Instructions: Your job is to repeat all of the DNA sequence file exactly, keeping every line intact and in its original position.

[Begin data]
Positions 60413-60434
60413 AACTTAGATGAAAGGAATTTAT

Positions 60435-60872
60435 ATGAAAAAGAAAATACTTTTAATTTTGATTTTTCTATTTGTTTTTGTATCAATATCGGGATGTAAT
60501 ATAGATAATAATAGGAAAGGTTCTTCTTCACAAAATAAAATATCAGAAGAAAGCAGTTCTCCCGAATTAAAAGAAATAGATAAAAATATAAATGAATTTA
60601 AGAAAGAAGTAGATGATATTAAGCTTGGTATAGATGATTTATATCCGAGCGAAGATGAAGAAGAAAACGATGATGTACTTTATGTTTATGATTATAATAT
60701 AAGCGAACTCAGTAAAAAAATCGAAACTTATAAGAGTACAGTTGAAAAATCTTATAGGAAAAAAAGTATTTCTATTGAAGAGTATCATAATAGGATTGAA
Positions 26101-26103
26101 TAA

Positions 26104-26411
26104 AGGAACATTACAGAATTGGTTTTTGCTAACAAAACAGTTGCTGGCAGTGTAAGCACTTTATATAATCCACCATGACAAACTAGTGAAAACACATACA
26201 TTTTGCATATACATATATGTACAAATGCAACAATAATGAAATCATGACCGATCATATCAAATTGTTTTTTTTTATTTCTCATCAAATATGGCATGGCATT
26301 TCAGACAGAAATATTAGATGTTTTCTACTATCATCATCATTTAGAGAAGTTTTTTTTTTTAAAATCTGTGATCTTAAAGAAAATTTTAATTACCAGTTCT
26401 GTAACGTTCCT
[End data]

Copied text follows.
Positions 60413-60434
60413 AACTTAGATGAAAGGAATTTAT

Positions 60435-60872
60435 ATGAAAAAGAAAATACTTTTAATTTTGATTTTTCTATTTGTTTTTGTATCAATATCGGGATGTAAT
60501 ATAGATAATAATAGGAAAGGTTCTTCTTCACAAAATAAAATATCAGAAGAAAGCAGTTCTCCCGAATTAAAAGAAATAGATAAAAATATAAATGAATTTA
60601 AGAAAGAAGTAGATGATATTAAGCTTGGTATAGATGATTTATATCCGAGCGAAGATGAAGAAGAAAACGATGATGTACTTTATGTTTATGATTATAATAT
60701 AAGCGAACTCAGTAAAAAAATCGAAACTTATAAGAGTACAGTTGAAAAATCTTATAGGAAAAAAAGTATTTCTATTGAAGAGTATCATAATAGGATTGAA
Positions 26101-26103
26101 TAA

Positions 26104-26411
26104 AGGAACATTACAGAATTGGTTTTTGCTAACAAAACAGTTGCTGGCAGTGTAAGCACTTTATATAATCCACCATGACAAACTAGTGAAAACACATACA
26201 TTTTGCATATACATATATGTACAAATGCAACAATAATGAAATCATGACCGATCATATCAAATTGTTTTTTTTTATTTCTCATCAAATATGGCATGGCATT
26301 TCAGACAGAAATATTAGATGTTTTCTACTATCATCATCATTTAGAGAAGTTTTTTTTTTTAAAATCTGTGATCTTAAAGAAAATTTTAATTACCAGTTCT
26401 GTAACGTTCCT